Later. We should go LATER.

Get. The. Fuck. Out. We’re both in the lighthouse courtyard at level 5?

What are the ODDS?

That is the best. And I do love the little spazzy guys who always go “I’m wet! Can’t explode! I’m wet!” Poor guys. One trick, and it doesn’t work when it rains.

Did you fight the ghoul that guards the lighthouse? Because naming the ghoul that guards the lighthouse “The Ghoul that Guards the Lighthouse” was RPG gold.

I guess when that’s your name, you pretty much know your career path early in life. Though I guess some members of his family might have bucked the trend.

“Get your cheese here! Good cheese here!”
“Hey man, I’m new in town. What’s your name?”
“The Ghoul that Guards the Cemetery.”
[Long Pause] “Then shouldn’t you be guarding-“
“Hey man! I gotta be me!”

I dunno man, do you get significant XP for stories? Sure, I occasionally got 90 or 180 when I talked to someone or found a thing, but man, I was getting, like 475 every time I killed even the wimpiest of things. I was talking before I went all fighting that it was taking me forever to level up, and said “man this game is stingy with XP,” and now I’ve picked up two damn levels in the last three playing sessions. Why? Cuz I went fighting.

And while, true, you did get rather meager XP for random shit in those games, they STILL pushed you towards non story combat if you really wanted to level. See monster contracts (which were fun, yes, but still) and hunting grounds (which weren’t).

Barely any. Especially when you need about 18000 XP (seriously) to level. What’s 90? Drop in the bucket.

I guess it could be about time spent. But I gotta say, I was greatly underwhelmed with the XP haul for getting into Evelyn’s house. I was expecting that to be a “+5000! Level!” deal (I even compared it to a “get out of the hinterlands” or “and now to the Sundom!” moment), but no. And that WAS a big milestone! It took forever to get to that point! And…meh. The only time I noticed a big XP boost from a non combat thing was picking up the head, and when that happened, I was surprised. Like, 2150 for THAT?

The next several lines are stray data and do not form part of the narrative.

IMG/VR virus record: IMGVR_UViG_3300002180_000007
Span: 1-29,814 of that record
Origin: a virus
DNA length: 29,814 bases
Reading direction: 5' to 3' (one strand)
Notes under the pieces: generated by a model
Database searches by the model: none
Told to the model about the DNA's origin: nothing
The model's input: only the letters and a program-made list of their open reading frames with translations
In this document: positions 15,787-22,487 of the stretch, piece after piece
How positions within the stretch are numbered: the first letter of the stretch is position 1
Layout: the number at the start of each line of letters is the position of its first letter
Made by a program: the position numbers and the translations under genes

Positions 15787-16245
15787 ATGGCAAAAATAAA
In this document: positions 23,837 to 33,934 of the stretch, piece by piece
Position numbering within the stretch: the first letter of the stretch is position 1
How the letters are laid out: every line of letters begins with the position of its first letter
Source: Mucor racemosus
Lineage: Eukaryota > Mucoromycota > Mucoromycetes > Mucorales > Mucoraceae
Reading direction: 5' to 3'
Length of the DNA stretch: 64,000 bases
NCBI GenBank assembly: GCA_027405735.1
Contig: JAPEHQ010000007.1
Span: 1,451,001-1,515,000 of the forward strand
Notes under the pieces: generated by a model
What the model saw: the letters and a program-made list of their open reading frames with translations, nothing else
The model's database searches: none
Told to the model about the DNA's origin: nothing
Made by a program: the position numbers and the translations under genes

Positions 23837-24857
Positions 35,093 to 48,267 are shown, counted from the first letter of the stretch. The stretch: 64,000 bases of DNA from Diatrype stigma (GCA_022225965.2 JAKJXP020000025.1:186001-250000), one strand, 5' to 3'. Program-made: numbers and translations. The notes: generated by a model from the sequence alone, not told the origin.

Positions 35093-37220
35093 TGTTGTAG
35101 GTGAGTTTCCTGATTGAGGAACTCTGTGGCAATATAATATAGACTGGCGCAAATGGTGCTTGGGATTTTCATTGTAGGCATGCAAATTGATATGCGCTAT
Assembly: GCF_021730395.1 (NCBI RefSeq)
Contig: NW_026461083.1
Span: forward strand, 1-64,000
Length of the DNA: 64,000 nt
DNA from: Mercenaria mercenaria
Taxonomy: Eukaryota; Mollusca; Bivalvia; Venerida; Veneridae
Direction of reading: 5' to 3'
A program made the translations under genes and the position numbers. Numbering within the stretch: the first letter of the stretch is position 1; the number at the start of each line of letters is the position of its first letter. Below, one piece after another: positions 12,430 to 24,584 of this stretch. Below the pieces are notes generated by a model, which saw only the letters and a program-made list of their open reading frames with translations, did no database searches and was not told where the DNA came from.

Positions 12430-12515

The game…Oh, indeed. Combat’s fine, and there’s not even anything wrong with focusing on combat, and rewarding combat, in an RPG. Even tabletop D&D, there’s nothing wrong with saying “Ok, look, this is really just gonna be a series of thinly veiled excuses for me to DM a whole lot of really awesome, intricate, fun fights, so roll up a bunch of badasses and let’s get our fight on.” That’s fun from time to time! And, if that’s how you’re gonna play it, then fine! Reward combat!

But don’t do that if your game ISN’T that kind of campaign. And this isn’t. Which is why we’re playing it.

Indeed, role playing. So hopefully there’s something in this lighthouse.


Hm…yeah, it’s true. I don’t really pay attention to XP numbers, but based on your reports, there’s definitely a pattern of “kill one thing, and BONANZA! Break into one house and…90.”

Well, we’ve also discussed overpowered danger as a means of keeping players on track, and Cyseal is an introductory area, so maybe this is how they planned to keep you more or less on track for the overall story.

If you could get to level 10 just wandering around town asking questions, you could charge on out whatever gate you wanted and destroy everything you saw even if it was ‘too early’ for you to be in that area yet. If they keep the city XP down, they keep the levels down until you get out on the trail.